This Ad About High School Romance Has A Sobering, Powerful Twist Ending That Everyone Needs To See — VIDEO
Most people love movies with a good, twisty ending (ahem, Fight Club), but I was surprised to find that one of the most shocking endings I’ve seen lately came not from a film, but a two-minute commercial. This ad about a high school romance has a twist ending that will shock and frighten you — for an important cause. It’s a vital reminder of how easy it can be to miss important signs of trouble, simply because you don’t know what to look out for.
Created by the ad agency BBDO New York, the ad, titled “Evan,” tells the seemingly sweet story of a high school boy on a quest. At the beginning of the PSA, Evan is hanging out in the library, bored out of his mind. He etches “I am bored” onto a table, only to find when he returns that someone has written back, “Hi Bored, nice to meet you.” For the rest of the ad, Evan continues to converse via table-graffiti with his mysterious pen pal. He wanders his school and browses social media, trying to figure out who has been responding to him. Finally, the semester winds down, school ends, and the library closes. How will he find his pen pal now?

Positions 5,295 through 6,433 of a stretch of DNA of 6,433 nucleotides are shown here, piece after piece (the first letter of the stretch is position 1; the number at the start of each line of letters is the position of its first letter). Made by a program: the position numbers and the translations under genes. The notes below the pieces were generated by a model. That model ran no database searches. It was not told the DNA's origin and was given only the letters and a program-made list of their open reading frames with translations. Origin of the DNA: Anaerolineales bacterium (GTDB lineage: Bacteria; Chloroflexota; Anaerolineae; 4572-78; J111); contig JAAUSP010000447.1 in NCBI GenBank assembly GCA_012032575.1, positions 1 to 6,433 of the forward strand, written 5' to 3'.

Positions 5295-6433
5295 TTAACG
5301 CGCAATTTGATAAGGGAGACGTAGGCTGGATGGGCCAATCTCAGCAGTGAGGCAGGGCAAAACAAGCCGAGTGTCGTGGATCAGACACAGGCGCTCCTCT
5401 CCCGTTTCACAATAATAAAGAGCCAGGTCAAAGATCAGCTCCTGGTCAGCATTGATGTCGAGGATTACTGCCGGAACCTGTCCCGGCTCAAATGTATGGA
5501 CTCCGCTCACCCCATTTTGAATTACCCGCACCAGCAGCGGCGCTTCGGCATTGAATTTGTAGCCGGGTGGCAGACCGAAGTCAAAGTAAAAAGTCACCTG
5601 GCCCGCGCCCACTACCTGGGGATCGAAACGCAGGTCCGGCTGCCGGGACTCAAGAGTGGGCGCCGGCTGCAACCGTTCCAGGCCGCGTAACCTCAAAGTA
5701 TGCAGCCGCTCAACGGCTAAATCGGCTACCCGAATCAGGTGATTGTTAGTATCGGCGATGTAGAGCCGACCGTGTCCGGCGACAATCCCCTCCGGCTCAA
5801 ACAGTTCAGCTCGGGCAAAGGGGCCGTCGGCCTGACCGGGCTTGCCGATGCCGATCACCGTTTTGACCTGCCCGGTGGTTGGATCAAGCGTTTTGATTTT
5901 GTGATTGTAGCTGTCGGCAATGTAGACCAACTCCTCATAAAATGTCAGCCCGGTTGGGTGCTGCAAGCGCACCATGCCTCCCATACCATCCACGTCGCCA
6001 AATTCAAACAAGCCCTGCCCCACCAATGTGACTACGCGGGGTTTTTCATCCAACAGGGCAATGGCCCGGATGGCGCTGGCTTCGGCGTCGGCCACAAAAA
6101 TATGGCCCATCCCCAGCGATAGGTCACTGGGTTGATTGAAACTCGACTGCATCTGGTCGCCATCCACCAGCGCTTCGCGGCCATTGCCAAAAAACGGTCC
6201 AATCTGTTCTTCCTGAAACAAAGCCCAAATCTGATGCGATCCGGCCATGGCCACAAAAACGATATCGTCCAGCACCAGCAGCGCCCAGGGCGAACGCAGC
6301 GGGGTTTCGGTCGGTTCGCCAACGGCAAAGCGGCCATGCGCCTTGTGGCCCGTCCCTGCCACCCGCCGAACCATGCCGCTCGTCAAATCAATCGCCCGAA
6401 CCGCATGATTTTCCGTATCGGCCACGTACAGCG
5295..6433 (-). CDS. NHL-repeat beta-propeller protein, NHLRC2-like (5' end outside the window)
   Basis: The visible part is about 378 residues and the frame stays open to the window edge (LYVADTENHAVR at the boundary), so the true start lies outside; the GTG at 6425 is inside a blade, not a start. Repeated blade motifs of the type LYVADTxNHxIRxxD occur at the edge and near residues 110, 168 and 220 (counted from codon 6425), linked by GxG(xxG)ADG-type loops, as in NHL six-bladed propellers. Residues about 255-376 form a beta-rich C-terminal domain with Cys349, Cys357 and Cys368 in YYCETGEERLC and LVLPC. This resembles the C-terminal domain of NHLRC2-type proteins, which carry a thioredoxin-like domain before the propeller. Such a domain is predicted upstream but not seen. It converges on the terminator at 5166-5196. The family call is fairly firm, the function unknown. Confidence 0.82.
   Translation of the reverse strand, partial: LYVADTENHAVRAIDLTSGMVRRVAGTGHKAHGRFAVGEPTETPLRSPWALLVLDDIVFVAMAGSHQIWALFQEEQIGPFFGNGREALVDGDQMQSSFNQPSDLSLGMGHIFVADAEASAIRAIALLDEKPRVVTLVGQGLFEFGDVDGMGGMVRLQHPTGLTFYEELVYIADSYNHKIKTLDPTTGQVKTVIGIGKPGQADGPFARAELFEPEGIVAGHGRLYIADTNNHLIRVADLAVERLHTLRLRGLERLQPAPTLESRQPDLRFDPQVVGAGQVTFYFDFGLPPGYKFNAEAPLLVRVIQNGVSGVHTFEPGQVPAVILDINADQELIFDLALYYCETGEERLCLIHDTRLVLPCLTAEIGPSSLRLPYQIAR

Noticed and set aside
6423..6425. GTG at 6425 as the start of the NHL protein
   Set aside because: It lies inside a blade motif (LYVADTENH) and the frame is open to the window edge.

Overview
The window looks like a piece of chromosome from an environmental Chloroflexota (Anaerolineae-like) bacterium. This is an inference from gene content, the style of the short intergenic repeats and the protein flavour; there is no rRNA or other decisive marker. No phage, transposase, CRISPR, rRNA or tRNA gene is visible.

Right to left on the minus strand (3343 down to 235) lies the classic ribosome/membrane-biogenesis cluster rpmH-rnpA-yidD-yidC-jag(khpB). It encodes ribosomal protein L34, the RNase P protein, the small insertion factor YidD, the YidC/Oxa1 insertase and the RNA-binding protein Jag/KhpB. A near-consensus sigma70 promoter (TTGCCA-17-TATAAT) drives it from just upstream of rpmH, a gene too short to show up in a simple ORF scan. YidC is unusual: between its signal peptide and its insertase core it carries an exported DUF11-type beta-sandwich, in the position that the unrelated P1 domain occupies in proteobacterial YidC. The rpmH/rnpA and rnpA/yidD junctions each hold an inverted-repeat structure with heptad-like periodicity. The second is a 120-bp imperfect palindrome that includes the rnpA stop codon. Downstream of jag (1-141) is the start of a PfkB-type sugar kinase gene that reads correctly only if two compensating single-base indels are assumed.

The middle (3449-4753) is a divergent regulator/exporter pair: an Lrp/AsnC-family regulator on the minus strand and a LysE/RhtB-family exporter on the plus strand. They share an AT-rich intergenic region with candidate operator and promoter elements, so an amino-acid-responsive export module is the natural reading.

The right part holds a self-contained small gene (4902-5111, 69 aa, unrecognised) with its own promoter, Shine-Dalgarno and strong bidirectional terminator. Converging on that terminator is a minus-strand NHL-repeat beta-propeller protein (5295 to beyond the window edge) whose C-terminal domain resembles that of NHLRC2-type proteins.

This ad really deserves to be seen without spoilers, so I encourage you to go ahead and watch it in full before proceeding:
BBDO New York created this ad for Sandy Hook Promise (SHP), a non-partisan nonprofit created by people who tragically lost loved ones in the Sandy Hook Elementary School shooting that left 26 children and adults dead in December of 2012. According to SHP, many violent episodes like this have warning signs that go unreported; the organization claims that as many as 80 percent of school shooters and 70 percent of people who commit suicide tell someone about what they’re going to do in advance, and yet nothing is done to prevent their actions. SHP is seeking to change that through education.
“When you don’t know what to look for or can’t recognize what you are seeing, it can be easy to miss warning signs or dismiss them as unimportant,” Nicole Hockley, Co-Founder and Managing Director of Sandy Hook Promise, explained in a press release. “That can lead to tragic consequences, including someone hurting themselves or others." Hockley, who lost her first grade son in the Sandy Hook massacre, continued, “It is important for us to show youth and adults that they are not helpless in protecting their community from gun violence — these acts are preventable when you know the signs. Everyone has the power to intervene and get help. These actions can save lives.”
SHP is working to prevent future violence in schools by providing no-cost educational programs, called “Know the Signs,” to schools and community groups. So far, SHP reports, it has trained 1.5 million students, school staff, and parents to recognize the signs that someone may be considering violent action. To find out more about SHP and its programs, visit the Sandy Hook Promise website.
Images: YouTube (2)